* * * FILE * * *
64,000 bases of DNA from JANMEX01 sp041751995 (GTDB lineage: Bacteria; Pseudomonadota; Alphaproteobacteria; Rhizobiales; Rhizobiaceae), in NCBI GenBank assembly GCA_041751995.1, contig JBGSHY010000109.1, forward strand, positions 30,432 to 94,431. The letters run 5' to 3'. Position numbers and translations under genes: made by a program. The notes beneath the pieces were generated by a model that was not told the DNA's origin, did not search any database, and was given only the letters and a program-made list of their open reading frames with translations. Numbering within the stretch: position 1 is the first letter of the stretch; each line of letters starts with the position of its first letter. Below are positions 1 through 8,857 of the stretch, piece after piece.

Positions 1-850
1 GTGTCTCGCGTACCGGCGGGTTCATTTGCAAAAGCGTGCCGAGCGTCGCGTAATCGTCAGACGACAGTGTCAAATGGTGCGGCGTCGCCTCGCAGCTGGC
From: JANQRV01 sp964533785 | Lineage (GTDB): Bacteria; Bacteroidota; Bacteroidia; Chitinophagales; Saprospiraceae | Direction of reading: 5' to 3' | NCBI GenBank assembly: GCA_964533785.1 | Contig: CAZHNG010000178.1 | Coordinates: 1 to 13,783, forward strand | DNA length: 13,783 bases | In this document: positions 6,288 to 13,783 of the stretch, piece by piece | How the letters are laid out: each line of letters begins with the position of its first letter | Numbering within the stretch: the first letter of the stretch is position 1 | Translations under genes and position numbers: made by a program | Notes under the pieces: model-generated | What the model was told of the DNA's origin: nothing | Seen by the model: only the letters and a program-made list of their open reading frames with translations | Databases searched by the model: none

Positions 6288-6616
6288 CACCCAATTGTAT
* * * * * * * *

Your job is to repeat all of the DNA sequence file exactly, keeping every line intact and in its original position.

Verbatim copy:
64,000 bases of DNA from JANMEX01 sp041751995 (GTDB lineage: Bacteria; Pseudomonadota; Alphaproteobacteria; Rhizobiales; Rhizobiaceae), in NCBI GenBank assembly GCA_041751995.1, contig JBGSHY010000109.1, forward strand, positions 30,432 to 94,431. The letters run 5' to 3'. Position numbers and translations under genes: made by a program. The notes beneath the pieces were generated by a model that was not told the DNA's origin, did not search any database, and was given only the letters and a program-made list of their open reading frames with translations. Numbering within the stretch: position 1 is the first letter of the stretch; each line of letters starts with the position of its first letter. Below are positions 1 through 8,857 of the stretch, piece after piece.

Positions 1-850
1 GTGTCTCGCGTACCGGCGGGTTCATTTGCAAAAGCGTGCCGAGCGTCGCGTAATCGTCAGACGACAGTGTCAAATGGTGCGGCGTCGCCTCGCAGCTGGC
From: JANQRV01 sp964533785 | Lineage (GTDB): Bacteria; Bacteroidota; Bacteroidia; Chitinophagales; Saprospiraceae | Direction of reading: 5' to 3' | NCBI GenBank assembly: GCA_964533785.1 | Contig: CAZHNG010000178.1 | Coordinates: 1 to 13,783, forward strand | DNA length: 13,783 bases | In this document: positions 6,288 to 13,783 of the stretch, piece by piece | How the letters are laid out: each line of letters begins with the position of its first letter | Numbering within the stretch: the first letter of the stretch is position 1 | Translations under genes and position numbers: made by a program | Notes under the pieces: model-generated | What the model was told of the DNA's origin: nothing | Seen by the model: only the letters and a program-made list of their open reading frames with translations | Databases searched by the model: none

Positions 6288-6616
6288 CACCCAATTGTAT